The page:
It's not shocking anymore to hear horror stories about people getting into trouble online using social media. A Tennessee man might have made one of the worst Internet gaffes we've seen in a long time, when he uploaded a video to YouTube of a song that prosecutors say threatened a judge.
In 2010, Franklin Delano Jeffries Jr., a 38-year-old Army veteran, uploaded "Daughter's Love," a song he'd written about loving his daughter and about his frustration over the custody battle with his daughter's mother. In the song, Jeffries claims that the mother of his daughter is abusive toward her. The song, which runs nearly 6 minutes, sounds more like repeated threats against Knox County Chancellor Mike Moyers, the judge overseeing the custody battle, than a plea for help. Here's an excerpt:
"I don't care if I go to jail for 2,000 years, because this is my daughter we're talking about. I'm not kidding at all. I'm making this video public. ... Cause if I have to kill a judge or a lawyer or a woman, I don't care. I'm getting tired of the abuse and the parent alienation. ... Take my child, and I'll take your life."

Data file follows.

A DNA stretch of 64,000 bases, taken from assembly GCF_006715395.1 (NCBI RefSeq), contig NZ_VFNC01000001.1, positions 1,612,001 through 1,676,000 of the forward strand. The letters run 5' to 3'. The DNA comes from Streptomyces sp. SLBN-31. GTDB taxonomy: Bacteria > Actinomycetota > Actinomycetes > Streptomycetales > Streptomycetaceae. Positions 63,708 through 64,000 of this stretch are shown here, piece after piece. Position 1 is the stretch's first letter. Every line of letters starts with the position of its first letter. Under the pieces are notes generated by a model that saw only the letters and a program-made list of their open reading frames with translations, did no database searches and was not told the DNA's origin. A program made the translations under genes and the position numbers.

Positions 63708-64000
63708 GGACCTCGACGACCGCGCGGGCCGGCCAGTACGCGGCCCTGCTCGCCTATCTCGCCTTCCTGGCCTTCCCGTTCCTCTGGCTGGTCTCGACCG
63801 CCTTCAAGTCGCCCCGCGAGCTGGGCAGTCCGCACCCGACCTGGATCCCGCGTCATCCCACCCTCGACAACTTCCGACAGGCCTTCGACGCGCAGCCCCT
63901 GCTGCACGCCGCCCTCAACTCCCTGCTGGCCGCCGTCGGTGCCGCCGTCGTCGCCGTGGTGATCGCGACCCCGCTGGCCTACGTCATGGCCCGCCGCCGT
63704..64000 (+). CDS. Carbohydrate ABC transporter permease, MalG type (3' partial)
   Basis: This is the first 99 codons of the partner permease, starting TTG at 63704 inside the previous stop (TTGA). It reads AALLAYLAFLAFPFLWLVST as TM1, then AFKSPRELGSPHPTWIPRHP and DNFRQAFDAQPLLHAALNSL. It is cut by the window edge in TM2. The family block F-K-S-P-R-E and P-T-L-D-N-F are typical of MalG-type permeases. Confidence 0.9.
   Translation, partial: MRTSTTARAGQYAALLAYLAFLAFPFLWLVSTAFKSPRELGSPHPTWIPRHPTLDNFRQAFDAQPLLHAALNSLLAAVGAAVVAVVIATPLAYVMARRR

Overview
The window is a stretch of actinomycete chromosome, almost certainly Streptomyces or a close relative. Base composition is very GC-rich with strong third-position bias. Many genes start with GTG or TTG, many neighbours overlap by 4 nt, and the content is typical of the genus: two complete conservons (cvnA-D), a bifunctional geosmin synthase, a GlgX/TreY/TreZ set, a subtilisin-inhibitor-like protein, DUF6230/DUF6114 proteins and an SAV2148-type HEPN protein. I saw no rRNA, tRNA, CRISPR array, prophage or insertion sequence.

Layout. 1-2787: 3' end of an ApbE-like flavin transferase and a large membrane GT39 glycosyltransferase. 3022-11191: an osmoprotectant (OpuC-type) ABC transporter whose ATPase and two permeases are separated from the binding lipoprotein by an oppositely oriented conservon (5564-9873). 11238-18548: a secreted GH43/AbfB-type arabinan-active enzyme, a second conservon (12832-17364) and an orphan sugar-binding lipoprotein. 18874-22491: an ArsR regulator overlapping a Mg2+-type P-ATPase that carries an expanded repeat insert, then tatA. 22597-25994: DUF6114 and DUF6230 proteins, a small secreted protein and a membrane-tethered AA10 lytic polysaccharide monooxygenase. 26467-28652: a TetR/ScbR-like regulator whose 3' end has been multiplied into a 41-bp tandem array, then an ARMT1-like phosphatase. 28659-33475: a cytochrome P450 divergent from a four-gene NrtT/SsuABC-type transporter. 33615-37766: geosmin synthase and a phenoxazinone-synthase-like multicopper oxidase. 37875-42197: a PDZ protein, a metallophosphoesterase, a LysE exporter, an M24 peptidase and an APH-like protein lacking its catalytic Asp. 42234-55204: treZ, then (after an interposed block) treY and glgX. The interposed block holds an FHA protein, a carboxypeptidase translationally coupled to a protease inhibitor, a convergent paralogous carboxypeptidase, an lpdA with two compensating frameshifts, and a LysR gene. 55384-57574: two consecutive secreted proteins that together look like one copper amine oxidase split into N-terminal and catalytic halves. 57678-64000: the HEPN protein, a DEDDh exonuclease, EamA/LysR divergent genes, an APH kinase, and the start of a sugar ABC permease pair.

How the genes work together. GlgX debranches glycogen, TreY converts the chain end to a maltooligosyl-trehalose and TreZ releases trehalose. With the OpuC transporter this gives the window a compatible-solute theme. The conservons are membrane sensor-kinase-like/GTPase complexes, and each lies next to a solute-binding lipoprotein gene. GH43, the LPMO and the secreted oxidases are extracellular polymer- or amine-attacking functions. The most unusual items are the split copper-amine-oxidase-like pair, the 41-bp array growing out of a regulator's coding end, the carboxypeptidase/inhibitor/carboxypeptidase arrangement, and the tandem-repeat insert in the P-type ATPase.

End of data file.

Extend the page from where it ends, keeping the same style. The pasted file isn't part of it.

After he finishes singing, Jeffries goes on a rant about equal visitation rights for parents. He says, "You don't deserve to be a judge, and you don't deserve to live ... in my book. And you're going to get some crazy guy like me after your ass."
When prosecutors were made aware of the video, Jeffries was quickly charged and convicted of the federal crime of communicating threats and was sentenced to 18 months in jail. Earlier this week, the U.S. Court of Appeals for the Sixth Circuit in Cincinnati upheld the conviction. Mike Harrell, a lawyer for Jeffries, says he believes his client was just venting his frustration, albeit with misguided humor, and he will fight the conviction.
The appeals court disagrees, saying the statute covered any threat whether it was made in person or through technology -- new or old.